The safest seat on a plane

June 30, 2008 6:14:33 AM PDT
It is the question that most nervous flyers ask themselves whenever they board an aircraft: where is the safest place to sit?The answer is now much clearer after an exhaustive study of 105 accidents and personal accounts from almost 2,000 survivors of how they managed to escape from crash landings and onboard fires.

For the best chance of getting out alive from a burning aircraft, people should choose an aisle seat near the front within five rows of an emergency exit.

Commissioned by the British Civil Aviation Authority and carried out by Greenwich University, the study found that the seats with the best survival rate were in the emergency exit row and the row in front or behind it. Between two and five rows from the exit, passengers still have a better than even chance of escaping in a fire but "the difference between surviving and perishing is greatly reduced".

The most dangerous seats are those six or more rows from an exit. The study says: "Here, the chances of perishing far outweigh those of surviving."

Passengers sitting towards the front of the aircraft had a 65 per cent chance of escaping a fire, while the survival rate for those at the rear was 53 per cent. The survival rate in aisle seats was 64 per cent, compared with 58 per cent for other passengers.

A transport safety group said that the findings called into question the increasing trend among airlines for charging passengers extra for exit seats, which have more legroom, or allowing people to select seats online.

One of the fatal accidents analysed in the study was the disaster at Manchester airport in 1985, when 55 people died on a British Airtours Boeing 737 after it caught fire. The majority of those who died were sitting well away from a usable exit. The fire, caused by an exploding engine that punctured a fuel tank in the wing, engulfed one side of the aircraft and prevented escape from several exits.

The study found that the passengers who died were on average sitting more than twice as far away from a usable exit as those who survived. Some of the dead, most of whom were killed by toxic fumes, were sitting 15 rows from the nearest usable exit.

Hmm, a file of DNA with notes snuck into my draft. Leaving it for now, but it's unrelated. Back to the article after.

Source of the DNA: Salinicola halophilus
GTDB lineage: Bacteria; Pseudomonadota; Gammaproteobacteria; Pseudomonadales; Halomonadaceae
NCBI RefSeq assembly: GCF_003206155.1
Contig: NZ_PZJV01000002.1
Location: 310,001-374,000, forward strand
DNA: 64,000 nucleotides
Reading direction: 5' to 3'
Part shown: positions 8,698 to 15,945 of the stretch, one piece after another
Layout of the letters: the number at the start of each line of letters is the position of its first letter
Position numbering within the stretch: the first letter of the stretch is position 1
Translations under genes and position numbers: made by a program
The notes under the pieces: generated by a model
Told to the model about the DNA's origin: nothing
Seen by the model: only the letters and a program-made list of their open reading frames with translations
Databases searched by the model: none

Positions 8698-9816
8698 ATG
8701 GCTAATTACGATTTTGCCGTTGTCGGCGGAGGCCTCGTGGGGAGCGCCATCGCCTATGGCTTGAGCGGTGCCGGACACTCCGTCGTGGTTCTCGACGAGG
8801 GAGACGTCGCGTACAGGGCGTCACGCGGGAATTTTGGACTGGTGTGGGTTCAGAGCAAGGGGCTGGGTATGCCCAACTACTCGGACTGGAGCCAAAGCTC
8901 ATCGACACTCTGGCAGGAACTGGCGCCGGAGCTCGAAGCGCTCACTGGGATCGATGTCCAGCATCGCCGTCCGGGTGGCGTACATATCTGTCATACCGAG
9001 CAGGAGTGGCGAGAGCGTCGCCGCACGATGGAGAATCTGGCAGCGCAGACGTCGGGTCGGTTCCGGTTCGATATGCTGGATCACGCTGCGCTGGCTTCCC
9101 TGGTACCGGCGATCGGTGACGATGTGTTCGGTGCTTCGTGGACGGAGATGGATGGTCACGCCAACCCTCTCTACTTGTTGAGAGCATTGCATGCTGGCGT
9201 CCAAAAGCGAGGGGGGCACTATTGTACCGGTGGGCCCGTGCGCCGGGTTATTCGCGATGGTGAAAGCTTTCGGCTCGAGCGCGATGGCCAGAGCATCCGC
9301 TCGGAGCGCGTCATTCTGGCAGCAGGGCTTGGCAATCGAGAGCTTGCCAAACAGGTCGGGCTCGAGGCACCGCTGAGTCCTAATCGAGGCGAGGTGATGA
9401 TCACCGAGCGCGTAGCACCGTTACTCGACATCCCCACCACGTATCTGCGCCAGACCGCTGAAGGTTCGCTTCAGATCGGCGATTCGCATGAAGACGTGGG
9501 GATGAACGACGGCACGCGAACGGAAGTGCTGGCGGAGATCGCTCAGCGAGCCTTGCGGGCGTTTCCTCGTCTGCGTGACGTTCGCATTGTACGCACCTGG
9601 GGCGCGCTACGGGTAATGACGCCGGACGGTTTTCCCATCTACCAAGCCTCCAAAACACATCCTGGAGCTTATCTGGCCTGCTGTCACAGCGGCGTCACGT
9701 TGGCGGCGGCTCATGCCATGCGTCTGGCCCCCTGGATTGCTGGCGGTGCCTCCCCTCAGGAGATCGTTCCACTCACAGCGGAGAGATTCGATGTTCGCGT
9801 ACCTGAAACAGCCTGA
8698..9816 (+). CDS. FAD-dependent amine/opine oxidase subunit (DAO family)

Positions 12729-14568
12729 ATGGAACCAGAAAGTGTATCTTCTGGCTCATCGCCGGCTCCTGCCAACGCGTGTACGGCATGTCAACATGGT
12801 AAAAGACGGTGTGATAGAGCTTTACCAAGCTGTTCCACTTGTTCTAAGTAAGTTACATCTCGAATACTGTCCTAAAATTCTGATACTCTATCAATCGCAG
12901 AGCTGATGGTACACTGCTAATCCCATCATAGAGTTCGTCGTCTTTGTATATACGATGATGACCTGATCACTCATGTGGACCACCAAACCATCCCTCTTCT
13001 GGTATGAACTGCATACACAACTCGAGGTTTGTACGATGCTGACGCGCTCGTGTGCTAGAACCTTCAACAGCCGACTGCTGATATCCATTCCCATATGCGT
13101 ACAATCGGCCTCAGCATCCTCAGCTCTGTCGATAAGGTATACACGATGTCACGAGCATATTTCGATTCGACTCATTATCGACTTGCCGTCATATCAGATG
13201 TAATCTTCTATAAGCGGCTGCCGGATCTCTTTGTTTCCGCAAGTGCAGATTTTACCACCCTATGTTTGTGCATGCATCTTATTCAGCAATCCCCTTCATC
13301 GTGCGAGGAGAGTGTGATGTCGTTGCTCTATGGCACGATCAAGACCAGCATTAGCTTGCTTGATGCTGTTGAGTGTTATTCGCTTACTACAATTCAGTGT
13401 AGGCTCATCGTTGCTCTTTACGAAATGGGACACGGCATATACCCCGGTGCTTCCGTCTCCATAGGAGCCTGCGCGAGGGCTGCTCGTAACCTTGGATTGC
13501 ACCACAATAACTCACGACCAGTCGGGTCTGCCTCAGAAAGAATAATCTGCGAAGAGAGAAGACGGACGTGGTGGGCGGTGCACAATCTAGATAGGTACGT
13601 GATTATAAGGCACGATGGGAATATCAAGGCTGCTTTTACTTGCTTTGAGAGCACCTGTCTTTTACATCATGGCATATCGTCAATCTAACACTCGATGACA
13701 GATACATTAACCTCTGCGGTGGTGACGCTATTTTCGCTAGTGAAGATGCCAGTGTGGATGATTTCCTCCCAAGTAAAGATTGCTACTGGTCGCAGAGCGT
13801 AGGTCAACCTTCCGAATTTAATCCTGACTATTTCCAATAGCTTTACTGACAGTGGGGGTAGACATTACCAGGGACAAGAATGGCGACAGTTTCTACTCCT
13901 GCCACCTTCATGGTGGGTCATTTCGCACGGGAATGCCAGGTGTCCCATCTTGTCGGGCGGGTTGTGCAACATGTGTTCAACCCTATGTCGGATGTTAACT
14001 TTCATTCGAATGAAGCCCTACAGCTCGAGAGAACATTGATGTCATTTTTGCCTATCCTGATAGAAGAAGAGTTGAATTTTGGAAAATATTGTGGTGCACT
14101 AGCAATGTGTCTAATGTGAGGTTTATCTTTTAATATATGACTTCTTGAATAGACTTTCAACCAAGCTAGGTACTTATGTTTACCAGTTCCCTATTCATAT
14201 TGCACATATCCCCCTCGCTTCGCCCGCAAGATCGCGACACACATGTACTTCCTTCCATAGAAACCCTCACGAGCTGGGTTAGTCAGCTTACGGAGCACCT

Under international air safety regulations, aircraft must undergo an evacuation test to demonstrate that everyone on board can escape within 90 seconds when half the exits are blocked.

But the study found that this test was flawed because it failed to take sufficient account of people's behaviour in an emergency. It said the tests assumed that no one on board had any "social bonds" with other passengers. Analysis of behaviour in real emergencies showed that many passengers delayed their escape to help friends or relatives. People travelling with colleagues, however, appeared to focus on their own survival and head straight for the exit.

Another flaw with the tests was that people were much more willing to comply with directions from cabin crew under experimental conditions than in real danger. Crew are trained to prevent congestion at exits by directing people to a less busy exit. The study said: "In real emergency situations, where passengers may have a choice of directions in which to escape, they may ultimately ignore crew commands and attempt to use their nearest exit." The survival instinct also tended to result in selfish acts that could delay evacuation, such as people climbing over seats to jump the queue for the exit.

Robert Gifford, director of the Parliamentary Advisory Council for Transport Safety, said the study "shows your choice of seat on a plane really can be a matter of life or death. Your chance of survival should not be based on your ability to pay for an emergency exit seat or to reserve your seat online."

Mr Gifford said airlines should consider putting families and elderly people near the exits. They might not be allowed to sit in the exit row, however, because regulations require passengers in those seats to be fit enough to help to open the door.

Virgin Atlantic charges £50 or £75 one way for a seat in an exit row, but they can only be booked at the airport once the passenger has been seen by airline staff.

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